Payne Whitney Mansion

As one of the few remaining buildings from the Gilded Age architectural period, the Stanford White-designed Payne Whitney Mansion at 972 Fifth Avenue offers an unparalleled blend of history, location, design, and elegance. Steeped in the history of turn-of-the- century New York, Renaissance Europe and France, the mansion transports visitors to another epoch and offers the height of elegance and sophistication in the 21st century. Its location, across from Central Park and on Museum Mile, is easily accessible.
The mansion was commissioned in 1902 by Oliver Hazard Payne, a former treasurer of Standard Oil Company, for his nephew, Payne Whitney, on the occasion of his marriage to Helen Hay, uniting two prominent American families. Payne’s father, William, served as Secretary of the Navy under President Cleveland in 1885 and Payne’s father-in-law, John Hay, was U.S. Secretary of State from 1898-1905, as well as a U.S. Ambassador to the United Kingdom. Payne’s brother, Harry, married Gertrude Vanderbilt Whitney, a sculptor, arts patron and founder of the Whitney Museum of American Art.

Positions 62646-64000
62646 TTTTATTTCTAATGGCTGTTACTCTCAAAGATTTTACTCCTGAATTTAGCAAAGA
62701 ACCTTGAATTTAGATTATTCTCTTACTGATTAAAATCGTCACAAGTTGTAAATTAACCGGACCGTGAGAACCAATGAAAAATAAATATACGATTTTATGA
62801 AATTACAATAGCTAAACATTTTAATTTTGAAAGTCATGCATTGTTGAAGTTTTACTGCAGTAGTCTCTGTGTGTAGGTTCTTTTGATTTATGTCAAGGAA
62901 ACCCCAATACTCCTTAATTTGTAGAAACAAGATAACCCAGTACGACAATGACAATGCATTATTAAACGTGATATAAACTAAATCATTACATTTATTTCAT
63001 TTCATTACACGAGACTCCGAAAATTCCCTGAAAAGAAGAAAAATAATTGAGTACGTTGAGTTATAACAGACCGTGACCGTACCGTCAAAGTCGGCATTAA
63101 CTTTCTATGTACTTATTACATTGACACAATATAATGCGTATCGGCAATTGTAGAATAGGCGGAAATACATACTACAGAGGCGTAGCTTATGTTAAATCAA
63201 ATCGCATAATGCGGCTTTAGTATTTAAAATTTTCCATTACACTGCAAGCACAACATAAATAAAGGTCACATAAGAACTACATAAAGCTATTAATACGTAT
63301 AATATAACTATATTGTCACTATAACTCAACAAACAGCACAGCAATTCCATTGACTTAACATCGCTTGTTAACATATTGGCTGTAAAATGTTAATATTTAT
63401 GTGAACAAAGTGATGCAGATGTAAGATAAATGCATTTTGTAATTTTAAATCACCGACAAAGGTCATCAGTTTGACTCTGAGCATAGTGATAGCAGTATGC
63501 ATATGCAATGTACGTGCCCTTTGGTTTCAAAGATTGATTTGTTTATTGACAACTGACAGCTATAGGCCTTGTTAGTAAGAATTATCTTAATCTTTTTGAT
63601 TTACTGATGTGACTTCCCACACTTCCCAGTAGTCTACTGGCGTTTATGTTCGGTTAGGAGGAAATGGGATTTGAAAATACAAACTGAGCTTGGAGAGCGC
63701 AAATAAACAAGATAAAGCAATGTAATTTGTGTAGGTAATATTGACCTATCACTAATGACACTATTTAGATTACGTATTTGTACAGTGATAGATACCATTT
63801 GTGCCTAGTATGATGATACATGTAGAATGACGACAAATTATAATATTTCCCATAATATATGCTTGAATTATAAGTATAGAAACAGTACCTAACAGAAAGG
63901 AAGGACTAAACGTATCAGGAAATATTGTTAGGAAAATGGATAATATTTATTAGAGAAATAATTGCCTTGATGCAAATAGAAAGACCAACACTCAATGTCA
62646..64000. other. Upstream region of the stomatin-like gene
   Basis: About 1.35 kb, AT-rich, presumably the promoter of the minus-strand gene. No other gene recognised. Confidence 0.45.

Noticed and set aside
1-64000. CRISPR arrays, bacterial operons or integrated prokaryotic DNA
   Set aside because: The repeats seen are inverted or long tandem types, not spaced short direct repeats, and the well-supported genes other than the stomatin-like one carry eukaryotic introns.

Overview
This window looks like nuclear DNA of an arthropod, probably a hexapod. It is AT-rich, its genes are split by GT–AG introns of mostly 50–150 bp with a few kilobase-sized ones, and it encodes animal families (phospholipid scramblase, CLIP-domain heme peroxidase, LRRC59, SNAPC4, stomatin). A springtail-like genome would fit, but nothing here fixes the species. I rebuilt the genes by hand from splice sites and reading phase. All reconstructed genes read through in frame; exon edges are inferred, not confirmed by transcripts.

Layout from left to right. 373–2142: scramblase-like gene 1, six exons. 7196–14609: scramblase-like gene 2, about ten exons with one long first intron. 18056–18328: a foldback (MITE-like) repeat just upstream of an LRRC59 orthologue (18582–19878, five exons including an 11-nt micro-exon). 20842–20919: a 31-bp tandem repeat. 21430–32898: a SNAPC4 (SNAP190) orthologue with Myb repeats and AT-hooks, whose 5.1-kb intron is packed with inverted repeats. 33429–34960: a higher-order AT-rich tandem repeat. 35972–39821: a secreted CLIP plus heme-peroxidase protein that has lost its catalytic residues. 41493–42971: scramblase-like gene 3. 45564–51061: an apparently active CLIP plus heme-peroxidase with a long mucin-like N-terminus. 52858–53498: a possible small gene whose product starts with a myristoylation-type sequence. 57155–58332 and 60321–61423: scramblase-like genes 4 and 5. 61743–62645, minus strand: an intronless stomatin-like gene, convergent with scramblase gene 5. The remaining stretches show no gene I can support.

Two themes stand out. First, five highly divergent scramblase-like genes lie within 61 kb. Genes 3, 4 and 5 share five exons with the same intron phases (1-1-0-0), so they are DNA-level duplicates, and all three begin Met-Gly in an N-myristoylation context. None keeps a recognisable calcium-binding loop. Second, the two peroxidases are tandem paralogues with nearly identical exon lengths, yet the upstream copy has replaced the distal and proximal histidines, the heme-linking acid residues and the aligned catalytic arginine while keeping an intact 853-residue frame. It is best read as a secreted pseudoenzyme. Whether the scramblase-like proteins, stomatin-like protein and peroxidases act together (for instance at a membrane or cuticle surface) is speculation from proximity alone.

The French government acquired the Payne Whitney Mansion in 1952. In 1970, it was deemed an official landmark of the City of New York. Today, this emblematic building is home to the Cultural Services of the French Embassy.